Has a writer ever been more productive in death than Kurt Vonnegut? It’s a mini industry, from posthumous collections of his unpublished short fiction (“Look at the Birdie,” “While Mortals Sleep”) to the hefty Library of America volumes of his life’s work, the most recent of which, “Novels & Stories, 1950-1962,” came out in April. In October, Delacorte will release a book of his letters and Vanguard will publish “We Are What We Pretend to Be: First and Last Works.”
And, somewhat under the radar, there came the slim “Kurt Vonnegut: The Last Interview and Other Conversations” (Melville House, $15.95).
Oh, it’s all here, the irascibility and constant funk, for instance, great fun to read: “My country is in ruins. So I’m a fish in a poisoned fish bowl,” he told U.S. Airways magazine in June 2007. Or his World War II experience: “What they wanted when they successfully invaded Europe was a whole lot of riflemen to sweep across the continent. So that’s what I was. . . . The things I saw as a private — I wouldn’t miss it for anything.” So recorded the journal Stop Smiling in its August 2006 issue.
His famously dim view of humanity is leavened with insight, as when, also in 2006, he spoke of the super rich and the White House leadership at the time: “They were born without a conscience. They’re psychopathic personalities. . . . They don’t care what happens next. They rise high in business because they’re so decisive.” Where a normal person might express some doubt, “A psychopath would say, ‘Here’s what we’re going to do. Bang.’ ”
When it comes to writing, Vonnegut’s traditionalism is on display. “I guarantee you that no modern story scheme, even plotlessness, will give a reader genuine satisfaction, unless one of those old-fashioned plots is smuggled in somewhere,” he told The Paris Review in the book’s earliest interview, from 1977. “It’s the writer’s job to stage confrontations. . . . If a writer can’t or won’t do that, he should withdraw from the trade.”
Vonnegut, who lived in Sagaponack all those many years, died in April 2007 at age 84, about two months after he spoke to In These Times for a brief online interview, his last. In it, he’s asked about his childhood in Indiana, which leads him to, of course, lament something — rampant loneliness, “the great American disease” — and yet his response has all the sweet nostalgia of Bergman’s “Wild Strawberries”: “And at Lake Maxinkuckee there were a row of cottages, one of which we owned, and so I was surrounded by relatives all of the time. You know, cousins, uncles and aunts. It was heaven.”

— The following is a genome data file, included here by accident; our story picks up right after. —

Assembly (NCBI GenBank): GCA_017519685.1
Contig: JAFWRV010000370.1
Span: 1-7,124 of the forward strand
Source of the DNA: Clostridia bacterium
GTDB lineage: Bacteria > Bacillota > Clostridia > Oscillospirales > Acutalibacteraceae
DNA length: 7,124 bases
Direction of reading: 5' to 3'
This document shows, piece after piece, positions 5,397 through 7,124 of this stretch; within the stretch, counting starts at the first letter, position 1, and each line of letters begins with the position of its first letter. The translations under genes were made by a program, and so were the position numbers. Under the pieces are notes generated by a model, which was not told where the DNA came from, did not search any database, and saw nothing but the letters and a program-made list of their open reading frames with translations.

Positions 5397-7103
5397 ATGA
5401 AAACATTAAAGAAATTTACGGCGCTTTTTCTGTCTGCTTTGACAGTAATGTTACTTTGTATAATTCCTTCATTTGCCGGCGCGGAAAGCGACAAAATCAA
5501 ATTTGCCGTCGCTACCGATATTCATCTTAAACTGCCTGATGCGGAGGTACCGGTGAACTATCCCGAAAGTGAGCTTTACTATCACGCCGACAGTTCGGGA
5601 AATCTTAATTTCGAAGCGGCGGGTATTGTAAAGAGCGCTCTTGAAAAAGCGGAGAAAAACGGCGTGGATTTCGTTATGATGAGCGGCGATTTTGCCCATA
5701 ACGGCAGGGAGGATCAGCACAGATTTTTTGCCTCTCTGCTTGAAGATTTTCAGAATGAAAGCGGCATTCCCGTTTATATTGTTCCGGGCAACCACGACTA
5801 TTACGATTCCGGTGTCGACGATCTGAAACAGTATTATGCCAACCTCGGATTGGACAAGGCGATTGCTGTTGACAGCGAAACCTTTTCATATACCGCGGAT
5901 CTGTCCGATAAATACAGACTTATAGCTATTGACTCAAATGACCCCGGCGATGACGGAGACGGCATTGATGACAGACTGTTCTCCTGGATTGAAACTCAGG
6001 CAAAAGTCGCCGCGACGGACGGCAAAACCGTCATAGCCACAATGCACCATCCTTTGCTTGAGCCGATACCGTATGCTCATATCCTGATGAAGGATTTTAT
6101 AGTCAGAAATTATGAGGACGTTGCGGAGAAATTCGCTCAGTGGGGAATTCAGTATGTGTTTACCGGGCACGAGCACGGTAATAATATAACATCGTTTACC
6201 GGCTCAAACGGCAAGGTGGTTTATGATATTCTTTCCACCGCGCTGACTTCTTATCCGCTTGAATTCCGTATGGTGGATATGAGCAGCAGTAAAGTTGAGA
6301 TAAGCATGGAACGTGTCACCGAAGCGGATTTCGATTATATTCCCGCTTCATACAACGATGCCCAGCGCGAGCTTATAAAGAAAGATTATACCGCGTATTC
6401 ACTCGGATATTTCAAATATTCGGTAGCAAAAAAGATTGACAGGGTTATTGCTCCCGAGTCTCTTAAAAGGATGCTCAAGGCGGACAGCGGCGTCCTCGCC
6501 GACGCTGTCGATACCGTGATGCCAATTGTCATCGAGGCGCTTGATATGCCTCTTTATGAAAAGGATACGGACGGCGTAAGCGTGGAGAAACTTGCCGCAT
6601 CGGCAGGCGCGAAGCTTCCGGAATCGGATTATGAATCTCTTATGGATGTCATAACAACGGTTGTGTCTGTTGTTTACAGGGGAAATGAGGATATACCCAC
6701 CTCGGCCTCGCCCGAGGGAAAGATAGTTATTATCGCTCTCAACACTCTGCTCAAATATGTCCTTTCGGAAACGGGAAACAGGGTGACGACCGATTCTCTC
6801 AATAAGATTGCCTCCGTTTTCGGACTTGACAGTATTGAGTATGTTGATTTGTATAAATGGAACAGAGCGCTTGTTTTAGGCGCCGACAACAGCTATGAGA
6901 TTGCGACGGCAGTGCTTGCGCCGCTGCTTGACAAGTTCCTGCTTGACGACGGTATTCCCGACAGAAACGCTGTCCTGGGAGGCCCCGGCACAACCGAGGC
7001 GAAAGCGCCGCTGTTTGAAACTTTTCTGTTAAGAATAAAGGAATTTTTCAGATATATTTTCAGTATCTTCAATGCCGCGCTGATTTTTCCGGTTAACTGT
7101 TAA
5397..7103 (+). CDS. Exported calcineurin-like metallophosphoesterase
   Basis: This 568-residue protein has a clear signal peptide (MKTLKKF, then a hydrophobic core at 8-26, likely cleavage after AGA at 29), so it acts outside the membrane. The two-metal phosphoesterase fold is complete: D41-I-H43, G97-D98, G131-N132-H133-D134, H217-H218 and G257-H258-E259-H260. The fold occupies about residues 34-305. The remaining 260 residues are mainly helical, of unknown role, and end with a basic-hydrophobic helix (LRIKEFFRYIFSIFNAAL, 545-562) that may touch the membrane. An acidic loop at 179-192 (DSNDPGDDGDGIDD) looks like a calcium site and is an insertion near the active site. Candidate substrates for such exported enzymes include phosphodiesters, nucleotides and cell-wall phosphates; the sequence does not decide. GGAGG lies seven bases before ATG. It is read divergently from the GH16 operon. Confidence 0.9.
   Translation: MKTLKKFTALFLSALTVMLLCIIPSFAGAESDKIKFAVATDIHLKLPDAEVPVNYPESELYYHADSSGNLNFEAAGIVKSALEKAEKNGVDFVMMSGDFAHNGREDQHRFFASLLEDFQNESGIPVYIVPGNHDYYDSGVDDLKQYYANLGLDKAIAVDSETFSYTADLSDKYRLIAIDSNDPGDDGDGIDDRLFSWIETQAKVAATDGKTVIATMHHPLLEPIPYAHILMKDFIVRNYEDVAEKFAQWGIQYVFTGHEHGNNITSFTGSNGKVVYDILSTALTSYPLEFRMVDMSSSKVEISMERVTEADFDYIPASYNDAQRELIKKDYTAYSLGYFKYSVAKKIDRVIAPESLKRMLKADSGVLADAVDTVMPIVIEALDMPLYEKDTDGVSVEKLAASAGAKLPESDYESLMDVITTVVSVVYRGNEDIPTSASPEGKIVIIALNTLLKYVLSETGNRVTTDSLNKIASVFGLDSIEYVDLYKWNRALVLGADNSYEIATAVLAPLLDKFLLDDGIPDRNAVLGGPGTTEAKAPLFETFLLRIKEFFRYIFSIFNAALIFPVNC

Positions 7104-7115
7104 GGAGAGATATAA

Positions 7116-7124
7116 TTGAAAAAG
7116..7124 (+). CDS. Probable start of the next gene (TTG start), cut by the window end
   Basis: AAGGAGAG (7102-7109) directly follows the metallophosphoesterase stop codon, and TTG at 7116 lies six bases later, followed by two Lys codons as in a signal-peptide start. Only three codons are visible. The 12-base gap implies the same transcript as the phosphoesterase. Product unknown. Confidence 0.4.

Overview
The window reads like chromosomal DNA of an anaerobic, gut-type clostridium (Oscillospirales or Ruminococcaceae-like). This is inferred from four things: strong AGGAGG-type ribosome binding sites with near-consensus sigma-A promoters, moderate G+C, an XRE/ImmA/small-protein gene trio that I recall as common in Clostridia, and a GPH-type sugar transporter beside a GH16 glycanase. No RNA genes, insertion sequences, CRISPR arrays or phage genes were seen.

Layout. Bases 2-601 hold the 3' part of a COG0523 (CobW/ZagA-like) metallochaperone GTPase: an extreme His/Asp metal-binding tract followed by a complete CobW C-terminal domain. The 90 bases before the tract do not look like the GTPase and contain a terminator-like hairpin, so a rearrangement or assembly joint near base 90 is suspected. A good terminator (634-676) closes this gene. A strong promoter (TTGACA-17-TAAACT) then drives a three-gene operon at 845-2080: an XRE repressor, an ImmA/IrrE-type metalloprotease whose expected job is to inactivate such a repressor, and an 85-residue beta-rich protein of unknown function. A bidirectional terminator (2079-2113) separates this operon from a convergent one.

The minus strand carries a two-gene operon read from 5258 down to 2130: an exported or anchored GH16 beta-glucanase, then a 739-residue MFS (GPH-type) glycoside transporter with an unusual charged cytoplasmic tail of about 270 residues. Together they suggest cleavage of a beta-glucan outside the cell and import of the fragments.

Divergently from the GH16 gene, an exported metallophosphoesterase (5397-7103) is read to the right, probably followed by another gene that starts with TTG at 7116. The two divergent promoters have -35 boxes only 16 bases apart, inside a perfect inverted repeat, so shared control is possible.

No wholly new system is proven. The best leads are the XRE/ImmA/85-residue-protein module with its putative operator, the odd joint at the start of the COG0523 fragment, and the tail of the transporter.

“The Great Moviemakers”
“In a way it’s sort of like having filet mignon for dinner every night,” Steven Spielberg said in 1978 of his seven-year contract with Universal Studios. “You forget there’s Nathan’s on Ventura Boulevard, that there’s Carl’s Jr. . . .” That appreciation of the gravy train is from another book of conversations, George Stevens Jr.’s “The Next Generation” (Knopf, $39.95), which across 700 pages compiles interviews conducted at the American Film Institute with “The Great Moviemakers: From the 1950s to Hollywood Today.”
The director goes on to explain the benefits of having television as a training ground before reminiscing about his breakthrough feature, “Duel,” in which Dennis Weaver is terrorized by a faceless, murderous trucker, and detailing at length the writing and shooting of his triumphant “Jaws.” “It’s probably a terrible thing to say,” he goes on, “but there were so many similarities between ‘Duel’ and ‘Jaws.’ I felt ‘Jaws’ would be the sequel to ‘Duel’ in disguise.” And an auteur is born.
Mr. Spielberg, who has a house in East Hampton, is one of several movers and shakers in the movie biz who have or had a presence on the South Fork. Particularly of note are interviews with those who are no longer around to be interviewed, like Nora Ephron, who also lived here. She discusses her long transition from journalist to screenwriter to director of hit romantic comedies.
“Out of the Woods”
It’s that time of year again — for a good walk spoiled. No, not golf. The sense is that you’re taking your life in your hands by so much as setting foot in any wooded area, crawling as they are with pestilent deer ticks. Is the solution really white tube socks pulled knee-high a la Dr. J of the old A.B.A. Nets?
A new book by Katina Makris, a healer and homeopath, is mostly a memoir of a struggle with illness but also a guide book and resource for dealing with Lyme disease. In “Out of the Woods” (Elite Books, $18), Ms. Makris details years of torment at the hands of a mysterious ailment that she later learned was Lyme. It affected her family life and her work before spurring her to a campaign of research, activism, and alternative-medicine healing practices.
Toward the back of the book is a compendium of useful information, from signs and symptoms to a discussion of bacteria and laboratory testing to an array of treatment options. Ms. Makris, a former East Hamptoner who now lives in New Hampshire, will speak about all things Lyme in two stops on the East End, at the library on deer tick central, Shelter Island, at 7 p.m. on Aug. 17, and the following day at Canio’s Books in Sag Harbor at 5 p.m.
Maybe you should listen up. That or take a cue from Woody Allen — just stay in and order Chinese.